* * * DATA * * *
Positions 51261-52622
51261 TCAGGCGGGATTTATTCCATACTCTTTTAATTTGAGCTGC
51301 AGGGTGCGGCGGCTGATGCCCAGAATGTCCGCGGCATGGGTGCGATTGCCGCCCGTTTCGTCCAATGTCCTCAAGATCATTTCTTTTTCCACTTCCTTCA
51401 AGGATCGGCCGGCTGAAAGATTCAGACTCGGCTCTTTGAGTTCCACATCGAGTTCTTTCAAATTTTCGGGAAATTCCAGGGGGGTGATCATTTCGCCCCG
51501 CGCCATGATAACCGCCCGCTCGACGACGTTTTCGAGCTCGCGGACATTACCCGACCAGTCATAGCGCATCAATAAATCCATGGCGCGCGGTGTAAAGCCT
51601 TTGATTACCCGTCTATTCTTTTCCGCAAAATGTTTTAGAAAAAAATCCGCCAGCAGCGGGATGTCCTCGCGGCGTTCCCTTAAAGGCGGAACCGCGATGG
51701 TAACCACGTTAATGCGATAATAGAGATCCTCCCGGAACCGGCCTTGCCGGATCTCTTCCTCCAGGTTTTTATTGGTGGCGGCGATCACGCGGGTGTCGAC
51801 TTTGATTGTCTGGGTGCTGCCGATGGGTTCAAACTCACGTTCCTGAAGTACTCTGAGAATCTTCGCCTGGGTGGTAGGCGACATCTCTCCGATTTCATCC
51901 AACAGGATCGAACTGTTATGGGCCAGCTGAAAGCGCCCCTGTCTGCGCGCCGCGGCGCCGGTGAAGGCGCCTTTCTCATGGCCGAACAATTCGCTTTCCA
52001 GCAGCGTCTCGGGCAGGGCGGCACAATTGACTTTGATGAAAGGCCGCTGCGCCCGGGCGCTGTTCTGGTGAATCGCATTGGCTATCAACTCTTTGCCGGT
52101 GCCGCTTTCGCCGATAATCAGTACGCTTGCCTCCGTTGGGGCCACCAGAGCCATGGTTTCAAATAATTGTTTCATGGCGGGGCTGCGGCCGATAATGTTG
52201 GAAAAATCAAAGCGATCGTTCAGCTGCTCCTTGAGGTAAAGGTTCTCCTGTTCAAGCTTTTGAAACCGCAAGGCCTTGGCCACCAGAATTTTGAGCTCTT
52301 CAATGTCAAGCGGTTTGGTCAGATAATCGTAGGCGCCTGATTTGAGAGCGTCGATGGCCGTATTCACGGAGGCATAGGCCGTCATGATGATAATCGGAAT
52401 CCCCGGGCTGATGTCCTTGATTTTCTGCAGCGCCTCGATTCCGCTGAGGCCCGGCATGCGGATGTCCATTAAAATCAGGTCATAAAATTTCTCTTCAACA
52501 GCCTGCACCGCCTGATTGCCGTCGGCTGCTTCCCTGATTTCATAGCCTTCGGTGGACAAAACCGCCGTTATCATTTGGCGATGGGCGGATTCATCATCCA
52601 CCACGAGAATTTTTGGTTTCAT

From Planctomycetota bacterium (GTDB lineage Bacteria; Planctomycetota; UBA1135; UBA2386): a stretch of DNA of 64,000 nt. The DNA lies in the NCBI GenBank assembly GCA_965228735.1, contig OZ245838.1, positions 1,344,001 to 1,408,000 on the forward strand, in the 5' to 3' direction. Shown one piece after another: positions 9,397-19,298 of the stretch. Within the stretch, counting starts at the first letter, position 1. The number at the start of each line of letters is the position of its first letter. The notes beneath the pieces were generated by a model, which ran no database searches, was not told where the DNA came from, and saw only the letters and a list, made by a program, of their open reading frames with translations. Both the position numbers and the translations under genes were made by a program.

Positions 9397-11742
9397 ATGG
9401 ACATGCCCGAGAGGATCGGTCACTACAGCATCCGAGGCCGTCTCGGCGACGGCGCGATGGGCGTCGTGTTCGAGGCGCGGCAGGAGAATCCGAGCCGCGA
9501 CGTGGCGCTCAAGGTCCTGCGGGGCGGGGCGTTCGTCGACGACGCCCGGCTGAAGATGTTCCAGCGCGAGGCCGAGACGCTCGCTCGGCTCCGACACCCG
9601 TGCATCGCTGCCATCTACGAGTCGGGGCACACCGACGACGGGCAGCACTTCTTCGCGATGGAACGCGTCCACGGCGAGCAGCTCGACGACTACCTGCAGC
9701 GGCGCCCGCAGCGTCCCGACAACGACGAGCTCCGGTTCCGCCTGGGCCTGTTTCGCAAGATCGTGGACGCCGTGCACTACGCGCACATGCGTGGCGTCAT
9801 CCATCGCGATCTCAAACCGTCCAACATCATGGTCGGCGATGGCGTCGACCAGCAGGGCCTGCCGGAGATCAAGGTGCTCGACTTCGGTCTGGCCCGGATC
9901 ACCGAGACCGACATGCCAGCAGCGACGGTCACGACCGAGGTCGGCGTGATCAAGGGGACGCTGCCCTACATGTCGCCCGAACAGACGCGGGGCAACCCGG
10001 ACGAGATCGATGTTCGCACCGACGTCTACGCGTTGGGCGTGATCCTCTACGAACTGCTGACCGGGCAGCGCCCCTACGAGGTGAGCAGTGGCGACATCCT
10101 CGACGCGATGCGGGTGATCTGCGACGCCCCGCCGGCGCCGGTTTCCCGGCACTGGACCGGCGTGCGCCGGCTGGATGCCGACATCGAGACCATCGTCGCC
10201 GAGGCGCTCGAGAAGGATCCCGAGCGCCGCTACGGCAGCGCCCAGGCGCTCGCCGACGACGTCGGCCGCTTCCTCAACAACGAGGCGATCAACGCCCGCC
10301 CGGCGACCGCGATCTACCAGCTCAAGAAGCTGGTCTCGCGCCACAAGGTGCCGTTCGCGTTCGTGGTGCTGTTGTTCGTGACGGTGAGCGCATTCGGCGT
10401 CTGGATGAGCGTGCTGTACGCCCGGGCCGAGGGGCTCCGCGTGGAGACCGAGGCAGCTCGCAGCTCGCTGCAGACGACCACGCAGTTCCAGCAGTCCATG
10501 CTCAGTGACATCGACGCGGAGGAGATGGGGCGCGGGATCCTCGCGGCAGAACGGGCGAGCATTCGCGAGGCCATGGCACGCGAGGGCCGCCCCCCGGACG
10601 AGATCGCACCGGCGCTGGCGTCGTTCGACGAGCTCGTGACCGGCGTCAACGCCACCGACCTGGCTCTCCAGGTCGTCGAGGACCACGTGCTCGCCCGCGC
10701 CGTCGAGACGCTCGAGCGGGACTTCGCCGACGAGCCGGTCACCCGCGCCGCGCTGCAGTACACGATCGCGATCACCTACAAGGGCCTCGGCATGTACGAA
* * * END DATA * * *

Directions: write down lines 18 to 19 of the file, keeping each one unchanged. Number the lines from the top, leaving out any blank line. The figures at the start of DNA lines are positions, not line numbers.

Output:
Positions 9397-11742
9397 ATGG